Comment 1 of 5: Couldn't agree more.

>How many gallery-represented photographers do you know? More to the point, how many of the ones you know are doing something other than dying on the vine with their gallery sales? By rough calculation, I know five times as many gallery-represented photographers who hardly ever sell a print as contrasted to gallery-represented photographers who make a significant portion of their living from their gallery's efforts. Your experience might differ, of course.

I know quite a few gallery repped photographers, and of course they're as varied as any group of artists, but all of them are doing much, much better than the photographers I know who are not represented. (Of course that's mostly to be expected — the most marketable photographers are hand-picked by the galleries.)

I know many represented photographers who make a significant portion of their living from their gallery's efforts. I don't know any fine art photographers selling prints outside the gallery system who make a significant portion of their living that way.

You can see the problem -- we're both drawing conclusions based on the circles we run in. I don't think either your or my experience is a statistically random sample. There are examples on both sides, but no hard data.

And I stick by my point: if you do want to be represented -- which offers a lot of advantages such as solo gallery shows, groups shows, promotion, access to collectors, etc. -- then you're almost certain to be required to edition your prints.

>I have no hard numbers, but I suspect a lot of worth at the high end gets added on resales, which don't benefit the photographer at all. My allegiance is to photographers, not necessarily to galleries, and what I'm talking about is how photographers can get the most income out of their photos for themselves.

Well I don't know about resale. My galleries don't deal in resale, only first sales. I've gotten excellent guidance, invaluable guidance for my work and career from my representatives, and I do attribute some of that to the fact that our interests are aligned.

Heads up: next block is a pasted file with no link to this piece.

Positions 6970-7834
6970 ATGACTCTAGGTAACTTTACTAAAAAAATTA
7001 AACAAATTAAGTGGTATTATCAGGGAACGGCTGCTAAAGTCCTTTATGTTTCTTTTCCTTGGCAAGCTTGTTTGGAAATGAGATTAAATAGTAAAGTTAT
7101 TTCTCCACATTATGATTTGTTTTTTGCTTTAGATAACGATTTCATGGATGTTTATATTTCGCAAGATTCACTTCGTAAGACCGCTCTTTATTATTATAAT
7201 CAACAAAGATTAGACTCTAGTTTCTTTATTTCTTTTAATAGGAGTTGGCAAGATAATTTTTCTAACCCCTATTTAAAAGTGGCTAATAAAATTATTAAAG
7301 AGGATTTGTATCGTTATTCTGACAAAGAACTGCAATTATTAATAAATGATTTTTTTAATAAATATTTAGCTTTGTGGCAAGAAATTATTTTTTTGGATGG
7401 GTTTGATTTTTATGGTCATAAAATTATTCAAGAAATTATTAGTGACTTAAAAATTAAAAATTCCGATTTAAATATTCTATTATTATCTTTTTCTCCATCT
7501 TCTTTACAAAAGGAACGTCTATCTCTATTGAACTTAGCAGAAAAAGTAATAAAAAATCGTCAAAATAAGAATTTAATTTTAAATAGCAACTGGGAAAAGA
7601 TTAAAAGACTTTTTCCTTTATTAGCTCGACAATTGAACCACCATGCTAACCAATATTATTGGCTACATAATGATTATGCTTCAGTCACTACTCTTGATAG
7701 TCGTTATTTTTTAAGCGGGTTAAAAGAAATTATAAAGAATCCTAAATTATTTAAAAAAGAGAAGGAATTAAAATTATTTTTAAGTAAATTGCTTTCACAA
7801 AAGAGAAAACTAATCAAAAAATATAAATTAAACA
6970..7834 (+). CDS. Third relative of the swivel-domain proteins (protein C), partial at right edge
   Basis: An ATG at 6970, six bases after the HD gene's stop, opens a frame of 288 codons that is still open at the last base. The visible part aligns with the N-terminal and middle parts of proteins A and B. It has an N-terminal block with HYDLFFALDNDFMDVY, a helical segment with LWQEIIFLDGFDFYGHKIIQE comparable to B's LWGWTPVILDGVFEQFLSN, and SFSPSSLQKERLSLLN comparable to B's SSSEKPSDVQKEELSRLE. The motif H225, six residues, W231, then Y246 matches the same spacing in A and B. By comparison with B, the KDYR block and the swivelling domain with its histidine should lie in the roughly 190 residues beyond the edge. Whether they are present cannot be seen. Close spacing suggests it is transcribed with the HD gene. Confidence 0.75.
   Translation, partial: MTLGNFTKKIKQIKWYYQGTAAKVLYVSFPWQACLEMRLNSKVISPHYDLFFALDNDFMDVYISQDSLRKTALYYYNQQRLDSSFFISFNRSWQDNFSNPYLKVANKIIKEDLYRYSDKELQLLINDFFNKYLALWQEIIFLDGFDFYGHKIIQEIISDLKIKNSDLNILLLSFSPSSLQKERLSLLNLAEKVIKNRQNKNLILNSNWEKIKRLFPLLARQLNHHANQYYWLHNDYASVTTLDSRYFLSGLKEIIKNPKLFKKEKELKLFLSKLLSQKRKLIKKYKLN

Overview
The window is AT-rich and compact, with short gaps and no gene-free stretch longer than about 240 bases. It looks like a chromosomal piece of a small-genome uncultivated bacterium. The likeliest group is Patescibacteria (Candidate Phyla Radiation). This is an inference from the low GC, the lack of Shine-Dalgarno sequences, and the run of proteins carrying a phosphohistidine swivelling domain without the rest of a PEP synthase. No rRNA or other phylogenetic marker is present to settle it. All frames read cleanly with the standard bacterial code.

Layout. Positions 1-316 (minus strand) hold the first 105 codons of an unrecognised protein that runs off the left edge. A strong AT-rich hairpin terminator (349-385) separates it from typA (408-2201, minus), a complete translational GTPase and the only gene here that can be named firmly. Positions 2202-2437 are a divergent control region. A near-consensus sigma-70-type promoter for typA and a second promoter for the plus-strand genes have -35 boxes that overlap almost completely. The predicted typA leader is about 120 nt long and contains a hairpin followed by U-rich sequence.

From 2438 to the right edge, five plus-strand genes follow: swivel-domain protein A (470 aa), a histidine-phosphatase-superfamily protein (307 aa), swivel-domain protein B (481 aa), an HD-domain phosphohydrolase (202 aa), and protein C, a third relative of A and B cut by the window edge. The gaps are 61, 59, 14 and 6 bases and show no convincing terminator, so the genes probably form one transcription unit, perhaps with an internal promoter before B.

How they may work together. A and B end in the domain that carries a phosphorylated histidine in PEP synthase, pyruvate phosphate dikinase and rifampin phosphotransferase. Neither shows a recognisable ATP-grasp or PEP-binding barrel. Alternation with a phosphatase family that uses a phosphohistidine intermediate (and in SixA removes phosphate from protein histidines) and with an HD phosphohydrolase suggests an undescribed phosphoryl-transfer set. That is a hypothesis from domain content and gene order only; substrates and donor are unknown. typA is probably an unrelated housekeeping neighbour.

Maybe I'm just one of the lucky ones.

Is the X100 a limited edition?

I agree with Crabby Umbo in remembering from art school that 'editioning' was more a product of reproduction media losing quality over the run of prints rather than creating scarcity for the item. A higher numbered print was considered less valuable because the copperplate/screen/whatever was getting more worn, hence had less quality than an earlier print.

I've also bought a few woodcuts, serigraphs, and the like that were unnumbered artists proofs, but none of them were done on the same paper as the 'run', they were usually done on vellum, newsprint, or some other media to check the look and quality. This definition of an artist proof has seemed to been corrupted over the years to mean a few extra prints made by the artist on the same media as the original edition to hold back in case the prices really took off; not the original intent: the artist proof was meant to check everything out before committing to a run on the 'good expensive paper'!

In the 'day' a lot of photographers might make an edition of 20 or 25 prints, because with the broader range of variables in photographic prints, such as accuracy of burning and dodging, dry down, variation in paper emulsions, etc.; it behooved them to make a group of photos while they were on a 'printing roll' with any neg that would be very close in look and feel. They may not be able to perfectly match a neg 6 or 12 months later, even with notes and a reference print, so this was a guard against this. Some photographers even reach a peak of performance somewhere in their career and then head downhill, some get better until they die, etc. So this editioning may add value as well (after their demise), if certain eras of their life are considered better than others.